Those of us who are African Americans feel something else too. It is difficult to put into words (or few words anyway). I have included a piece that I wrote in 2008 when we elected President Obama to his first term as the 44th President of the United States. And now that he has been reelected, these feelings have only intensified.
I remember where I was in 2012 when Barack Obama was reelected to a second term as the President of the United States. But this time, I cheered and laughed and sang and danced and cheered and laughed again. America has spoken!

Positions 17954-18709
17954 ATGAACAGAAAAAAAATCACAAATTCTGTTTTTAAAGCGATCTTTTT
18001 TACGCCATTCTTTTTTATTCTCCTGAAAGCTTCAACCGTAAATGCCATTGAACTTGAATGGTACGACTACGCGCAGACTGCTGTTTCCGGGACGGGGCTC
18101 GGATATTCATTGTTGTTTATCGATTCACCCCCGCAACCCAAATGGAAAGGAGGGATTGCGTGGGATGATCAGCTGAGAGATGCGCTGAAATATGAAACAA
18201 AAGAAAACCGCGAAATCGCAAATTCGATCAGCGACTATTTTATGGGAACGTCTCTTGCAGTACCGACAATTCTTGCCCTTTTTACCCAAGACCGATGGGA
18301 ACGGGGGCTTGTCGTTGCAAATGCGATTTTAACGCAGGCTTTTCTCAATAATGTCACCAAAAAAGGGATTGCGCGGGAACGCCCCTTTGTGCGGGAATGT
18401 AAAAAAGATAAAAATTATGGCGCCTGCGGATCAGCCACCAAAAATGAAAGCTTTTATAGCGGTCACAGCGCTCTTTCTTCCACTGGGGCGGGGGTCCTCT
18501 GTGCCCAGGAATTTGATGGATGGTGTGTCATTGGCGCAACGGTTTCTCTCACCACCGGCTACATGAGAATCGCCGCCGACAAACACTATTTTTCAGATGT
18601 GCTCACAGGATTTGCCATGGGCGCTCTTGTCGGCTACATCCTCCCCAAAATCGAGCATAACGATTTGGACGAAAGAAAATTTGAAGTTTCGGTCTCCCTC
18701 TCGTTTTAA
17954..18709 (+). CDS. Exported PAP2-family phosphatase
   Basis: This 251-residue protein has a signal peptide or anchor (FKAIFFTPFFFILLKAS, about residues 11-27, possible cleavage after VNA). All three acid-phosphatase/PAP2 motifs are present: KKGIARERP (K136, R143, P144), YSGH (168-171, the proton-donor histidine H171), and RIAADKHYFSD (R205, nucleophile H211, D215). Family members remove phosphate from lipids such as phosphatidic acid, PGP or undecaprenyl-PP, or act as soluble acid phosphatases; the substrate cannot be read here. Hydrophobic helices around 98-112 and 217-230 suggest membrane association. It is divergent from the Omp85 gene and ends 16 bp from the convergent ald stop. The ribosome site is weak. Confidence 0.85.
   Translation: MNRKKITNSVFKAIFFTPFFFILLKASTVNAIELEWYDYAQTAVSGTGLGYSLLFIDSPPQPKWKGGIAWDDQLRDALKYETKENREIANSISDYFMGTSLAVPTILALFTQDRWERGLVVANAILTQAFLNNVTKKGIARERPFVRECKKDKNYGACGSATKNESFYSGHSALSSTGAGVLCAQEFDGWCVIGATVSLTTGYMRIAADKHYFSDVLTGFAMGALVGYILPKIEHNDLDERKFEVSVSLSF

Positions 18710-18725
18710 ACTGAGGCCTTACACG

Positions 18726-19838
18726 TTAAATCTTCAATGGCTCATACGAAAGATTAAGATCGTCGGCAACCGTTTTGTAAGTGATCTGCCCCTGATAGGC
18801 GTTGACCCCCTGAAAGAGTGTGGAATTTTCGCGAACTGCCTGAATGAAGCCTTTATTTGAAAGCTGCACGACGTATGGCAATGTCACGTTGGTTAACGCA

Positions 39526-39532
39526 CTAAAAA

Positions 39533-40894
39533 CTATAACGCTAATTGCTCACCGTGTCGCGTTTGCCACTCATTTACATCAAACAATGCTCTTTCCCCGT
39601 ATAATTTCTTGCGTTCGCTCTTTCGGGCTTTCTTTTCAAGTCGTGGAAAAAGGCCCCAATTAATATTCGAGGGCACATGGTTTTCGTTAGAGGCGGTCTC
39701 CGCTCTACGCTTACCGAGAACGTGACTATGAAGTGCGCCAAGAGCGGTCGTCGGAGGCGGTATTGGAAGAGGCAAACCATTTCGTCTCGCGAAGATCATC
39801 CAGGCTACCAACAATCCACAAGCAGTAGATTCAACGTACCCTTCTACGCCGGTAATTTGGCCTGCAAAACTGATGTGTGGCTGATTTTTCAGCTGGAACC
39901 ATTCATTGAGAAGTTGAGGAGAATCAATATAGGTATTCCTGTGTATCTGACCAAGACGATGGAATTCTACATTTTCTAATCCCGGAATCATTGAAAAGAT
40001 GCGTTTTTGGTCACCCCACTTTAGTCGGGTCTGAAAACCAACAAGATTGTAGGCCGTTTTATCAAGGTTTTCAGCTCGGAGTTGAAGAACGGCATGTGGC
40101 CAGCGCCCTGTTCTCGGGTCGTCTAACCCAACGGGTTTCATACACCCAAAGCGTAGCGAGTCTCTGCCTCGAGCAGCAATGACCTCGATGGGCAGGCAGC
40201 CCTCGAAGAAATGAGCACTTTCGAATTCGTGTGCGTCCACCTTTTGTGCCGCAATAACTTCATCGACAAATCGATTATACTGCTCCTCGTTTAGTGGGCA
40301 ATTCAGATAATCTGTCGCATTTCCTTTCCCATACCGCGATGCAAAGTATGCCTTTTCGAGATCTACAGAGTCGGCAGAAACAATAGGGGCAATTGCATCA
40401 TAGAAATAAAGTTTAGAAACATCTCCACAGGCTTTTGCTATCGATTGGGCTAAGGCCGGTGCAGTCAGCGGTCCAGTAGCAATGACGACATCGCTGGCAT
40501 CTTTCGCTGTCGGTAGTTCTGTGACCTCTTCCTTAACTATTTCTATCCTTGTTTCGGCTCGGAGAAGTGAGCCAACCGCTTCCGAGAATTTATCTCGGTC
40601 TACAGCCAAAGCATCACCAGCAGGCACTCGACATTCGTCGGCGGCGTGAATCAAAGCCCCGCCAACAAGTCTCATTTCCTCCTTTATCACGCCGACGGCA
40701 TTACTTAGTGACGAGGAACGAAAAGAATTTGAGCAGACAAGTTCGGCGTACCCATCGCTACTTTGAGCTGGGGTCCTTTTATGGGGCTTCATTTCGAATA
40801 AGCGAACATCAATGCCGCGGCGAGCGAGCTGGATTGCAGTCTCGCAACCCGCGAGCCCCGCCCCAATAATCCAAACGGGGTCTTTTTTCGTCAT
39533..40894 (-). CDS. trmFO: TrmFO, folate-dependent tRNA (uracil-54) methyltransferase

I remember where I was when the first African American became president. Sitting in the middle of my bed around midnight on November 4, 2008, I watched, transfixed and silent as the final numbers came in, then brightly and boldly the words flashed PRESIDENT ELECT OBAMA. As I sat there, unable to move, unable to speak, time seemed to slow and rewind and fast forward. I started to recall my childhood, growing up as a little Black girl in America.I was one of those peculiar, heady children who relished history as far back as I could remember. I would read voraciously great American narratives like Little Women, The Catcher in the Rye, and Moby Dick. As many children do, I would insert myself into the text, trying to imagine where and who I would have been during that historical period. History, along with other great American novels like To Kill a Mockingbird, Native Son, and Invisible Man, told me exactly where I would have been. The Constitution bound my people to a history that negated their humanity, so that they were either invisible in the literary imagination or they were confined to proscribed identities of servitude and inferiority. If I had been one of the “little women” in Louisa May Alcott’s novel, I would have been a servant at best, nameless and faceless. Undoubtedly, there would have been no place for a little black girl in J.D. Salinger’s 1951 Catcher in the Rye, as the 1950’s in America were characterized by the height of the turbulent Jim Crow segregation era. And, although there were no women in Melville’s Moby Dick, history tells me that I would have been a slave in 1851 at the time of its drafting.As I sat there watching the words on the screen, PRESIDENT ELECT BARACK OBAMA, and my husband and I received a flood of phone calls from cheering family members and friends, I understood that I was not only witnessing a watershed event, I was apart of one. No longer the little black girl, but now a black woman with her own black children, I was a part of history. Now, my children would be able to see themselves in a way that I couldn’t. They can insert themselves into every narrative with dignity. Black parents, like all parents, have encouraged their children to take advantage of the American dream, telling them that they can do and be anything they want. However, when a little black child says he wants to be president one day, black parents often think, if they don’t speak it, that their child has reached too high. To this aspiration, the parent pats their son or daughter on the head and smiles that smile that says, “I don’t think America will ever be ready for a black president.” However, in this moment, my children and all black children were no longer bound by the chains of their ancestors. The chains that had been loosened by the Emancipation Proclamation, and unlocked by the Brown v. Board of Education decision and the Civil Rights Amendments, had gracefully and quietly slipped off. My children would finally have full access to America’s promises – promises guaranteed by the Constitution and its Amendments but that have been, nevertheless, institutionally and systematically denied to African Americans – denied until this moment.Now I watched as the elegant Senator from Illinois, now President Elect Barack Obama, stepped to the podium and began to speak. As he invoked Martin Luther King, Jr. and Abraham Lincoln, my tears uncontrollably welled up and overflowed. I had expected to cheer and jump around like some of my family members were doing. Instead, I cried. Yes, I cried for my ancestors who came to America on slave ships. I cried for those ancestors still in bondage two-hundred years later who secretly taught each other to read by candlelight with the threat of sure death looming if they were ever caught. I cried for African Americans who were lynched by the thousands throughout the early twentieth century. I cried for African Americans who endured beatings, water hoses, and the wrath of white racism during the Civil Rights movement. I cried because I was witnessing the dream and the hope of the slave taking his rightful place as the 44th president of the United States of America, a man with an African father and a white mother, husband to a black woman, and father to two black children. A black man had galvanized a polarized and cynical country, transcended white racism, and inspired whites, Hispanics, Asians, and Blacks to believe that “Yes…We Can” move America into a new era, an era in which American meritocracy is possible for all Americans. Those on the margins could now move to the center.As the tears continued to flow, now uncontrollably, I thought of the impact and import of this historical moment to the rest of the world. African Americans would not be the only people whose lives would be transformed. President Barack Obama will transform the world, not simply because he is a black man and the embodiment of the American story, rather because he has the ability to unite people and inspire them to change. Already, Barack Obama has done what Brown v. Board and the Civil Rights movement couldn’t. With his overwhelming presidential victory, popular as well as electoral, white Americans have joyously declared that they want to be led by a black man. Barack Obama is the new face of America, representing diversity, intellectualism, and conciliation. He represents the democracy and freedom that America has always promised to its citizens and marketed to the rest of the world. And, I can say, “I remember where I was” because the unthinkable and unspeakable has happened in my lifetime. I can now say, with conviction, “I Too Sing America”.